Like all people charged by law enforcement and investigative agencies with criminal offences, there are stages during the prosecution to test the evidence gathered during an investigation. This is a tenet and foundational principle of the criminal justice system. During the committal hearing in this matter, material came to light resulting in the decision to discontinue the prosecutions.

I note that there have been calls for an inquiry into the conduct of the CCC’s handling of this matter.

The facts are these. The CCC investigates allegations of corrupt conduct but does not prosecute. Once the CCC charged these eight individuals, the briefs of evidence were forwarded to the ODPP in order for them to independently assess the evidence and decide whether or not to prosecute. In these cases, they went ahead with the prosecutions and it was only when the committal proceedings in the Magistrates Court were well advanced that the charges were discontinued. The CCC, as it must, accepts the decision of the independent prosecutor in these matters.

In light of the above, it is difficult to see how it could be reasonably suggested there should be an inquiry into the CCC’s conduct.

The Queensland community expects a strong, independent agency to investigate allegations of corruption. While the CCC accepts the ODPP’s decision to discontinue these prosecutions, it will not deter this agency from investigating serious allegations of corrupt conduct, and where warranted, placing people before the courts.

Alan MacSporran QC

CCC Chairperson

14 April 2021

ENDS

Integrity summit to focus on lobbying and the public sector

Source: Crime and Corruption Commission – Queensland

This is a joint media release from the Queensland Integrity Commissioner, Queensland Crime and Corruption Commission and the Independent Commissioner Against Corruption, South Australia (ICAC SA). 

Representatives from integrity agencies across Australia will put lobbying practices and their influence on the public sector under the microscope at an integrity summit to be held in Brisbane this week.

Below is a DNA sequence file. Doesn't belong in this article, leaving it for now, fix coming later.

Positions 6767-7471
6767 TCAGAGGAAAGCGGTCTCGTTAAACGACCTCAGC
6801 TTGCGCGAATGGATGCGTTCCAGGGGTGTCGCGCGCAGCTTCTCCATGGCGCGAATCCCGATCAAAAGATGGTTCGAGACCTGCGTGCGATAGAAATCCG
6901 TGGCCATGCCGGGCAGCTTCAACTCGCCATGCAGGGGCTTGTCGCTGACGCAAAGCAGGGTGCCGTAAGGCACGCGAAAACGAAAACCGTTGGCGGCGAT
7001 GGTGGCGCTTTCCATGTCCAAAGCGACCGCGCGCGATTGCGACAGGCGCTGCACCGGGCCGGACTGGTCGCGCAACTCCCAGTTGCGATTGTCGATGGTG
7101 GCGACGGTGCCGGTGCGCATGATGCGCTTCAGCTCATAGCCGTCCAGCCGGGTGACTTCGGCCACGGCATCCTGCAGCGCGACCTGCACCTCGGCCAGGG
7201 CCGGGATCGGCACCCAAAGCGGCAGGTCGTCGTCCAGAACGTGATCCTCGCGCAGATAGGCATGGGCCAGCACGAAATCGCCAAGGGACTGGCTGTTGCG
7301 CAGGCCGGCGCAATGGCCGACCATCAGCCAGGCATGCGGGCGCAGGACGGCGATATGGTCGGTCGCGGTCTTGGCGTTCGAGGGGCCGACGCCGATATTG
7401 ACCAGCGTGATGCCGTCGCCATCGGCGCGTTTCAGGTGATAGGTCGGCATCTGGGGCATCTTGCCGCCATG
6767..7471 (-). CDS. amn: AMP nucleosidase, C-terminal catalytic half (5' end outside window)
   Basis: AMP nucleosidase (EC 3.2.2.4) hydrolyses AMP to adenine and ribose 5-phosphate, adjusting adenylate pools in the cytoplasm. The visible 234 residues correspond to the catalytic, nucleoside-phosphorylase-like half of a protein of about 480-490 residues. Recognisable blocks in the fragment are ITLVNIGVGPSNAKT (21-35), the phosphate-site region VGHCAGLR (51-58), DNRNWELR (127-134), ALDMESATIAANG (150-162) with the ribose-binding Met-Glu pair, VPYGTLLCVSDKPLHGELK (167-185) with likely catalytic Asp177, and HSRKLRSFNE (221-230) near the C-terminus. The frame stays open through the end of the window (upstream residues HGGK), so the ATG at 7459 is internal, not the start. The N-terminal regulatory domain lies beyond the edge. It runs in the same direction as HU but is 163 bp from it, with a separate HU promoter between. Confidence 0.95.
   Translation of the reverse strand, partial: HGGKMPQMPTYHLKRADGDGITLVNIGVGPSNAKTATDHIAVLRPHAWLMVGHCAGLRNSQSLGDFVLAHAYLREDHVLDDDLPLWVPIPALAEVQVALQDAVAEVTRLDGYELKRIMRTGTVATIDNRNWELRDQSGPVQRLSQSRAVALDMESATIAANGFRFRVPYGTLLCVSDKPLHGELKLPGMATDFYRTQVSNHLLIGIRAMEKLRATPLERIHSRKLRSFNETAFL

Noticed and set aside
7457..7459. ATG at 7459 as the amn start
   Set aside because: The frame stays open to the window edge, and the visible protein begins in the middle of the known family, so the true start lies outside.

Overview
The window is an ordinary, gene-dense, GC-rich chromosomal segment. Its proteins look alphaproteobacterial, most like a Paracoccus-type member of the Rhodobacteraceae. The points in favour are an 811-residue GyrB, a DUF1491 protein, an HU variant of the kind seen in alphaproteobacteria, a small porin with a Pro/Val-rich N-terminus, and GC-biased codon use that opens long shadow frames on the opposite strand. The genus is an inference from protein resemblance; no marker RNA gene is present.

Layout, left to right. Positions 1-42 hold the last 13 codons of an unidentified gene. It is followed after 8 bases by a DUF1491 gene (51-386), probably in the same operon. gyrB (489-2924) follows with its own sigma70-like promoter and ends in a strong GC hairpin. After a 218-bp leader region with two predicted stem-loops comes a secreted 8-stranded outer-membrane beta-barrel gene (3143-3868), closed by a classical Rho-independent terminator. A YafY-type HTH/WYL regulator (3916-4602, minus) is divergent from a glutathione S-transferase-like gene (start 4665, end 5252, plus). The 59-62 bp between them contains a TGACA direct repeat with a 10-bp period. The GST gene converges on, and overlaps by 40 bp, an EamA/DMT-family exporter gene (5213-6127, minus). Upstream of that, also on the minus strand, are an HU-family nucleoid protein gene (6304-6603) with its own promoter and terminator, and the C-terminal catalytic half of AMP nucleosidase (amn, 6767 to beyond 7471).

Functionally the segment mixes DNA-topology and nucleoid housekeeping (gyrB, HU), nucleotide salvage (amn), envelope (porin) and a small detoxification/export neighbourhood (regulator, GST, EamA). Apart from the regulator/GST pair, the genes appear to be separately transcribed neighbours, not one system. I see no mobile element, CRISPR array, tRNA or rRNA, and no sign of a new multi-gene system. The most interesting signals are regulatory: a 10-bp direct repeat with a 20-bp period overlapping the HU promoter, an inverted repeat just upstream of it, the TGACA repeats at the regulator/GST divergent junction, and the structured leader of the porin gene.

The meeting is being co-hosted by the Queensland Integrity Commissioner, the Queensland Crime and Corruption Commission (CCC) and the Independent Commissioner Against Corruption, South Australia (ICAC SA). 

The summit will hear from integrity practitioners who are responsible for overseeing or administering legislation pertaining to lobbying government officials.

Dr Nikola Stepanov, the Queensland Integrity Commissioner said the theme for the summit will be ‘Lobbying and the public sector’.

We have collectively chosen that topic as it is currently of particular relevance to all integrity agencies across Australia,” Dr Stepanov said.

CCC Chairperson Alan MacSporran QC said that the summit would also examine what a “best practice standard” might look like in terms of regulation and registration of lobbyists.

“We want to discuss whether current oversight regimes adequately reflect public concerns about the amount of influence lobbyists appear to have on our elected officials,” Mr MacSporran said.  

South Australia’s Independent Commissioner Against Corruption, the Hon. Ann Vanstone QC, emphasised the importance of public trust in government.

“Part of our discussion will focus on what we as integrity agencies can do to ensure that the public can have confidence in the decisions being made on their behalf by elected officials and public servants.”

One of the presenters at the summit will be Profession AJ Brown, leader of the Centre for Governance and Public Policy’s public integrity and anti-corruption research program. 

The summit also aligns with an upcoming review of the functions of the Queensland Integrity Commissioner, which is due to commence in this year.

ENDS

Media contacts:

Queensland Integrity Commission – [email protected]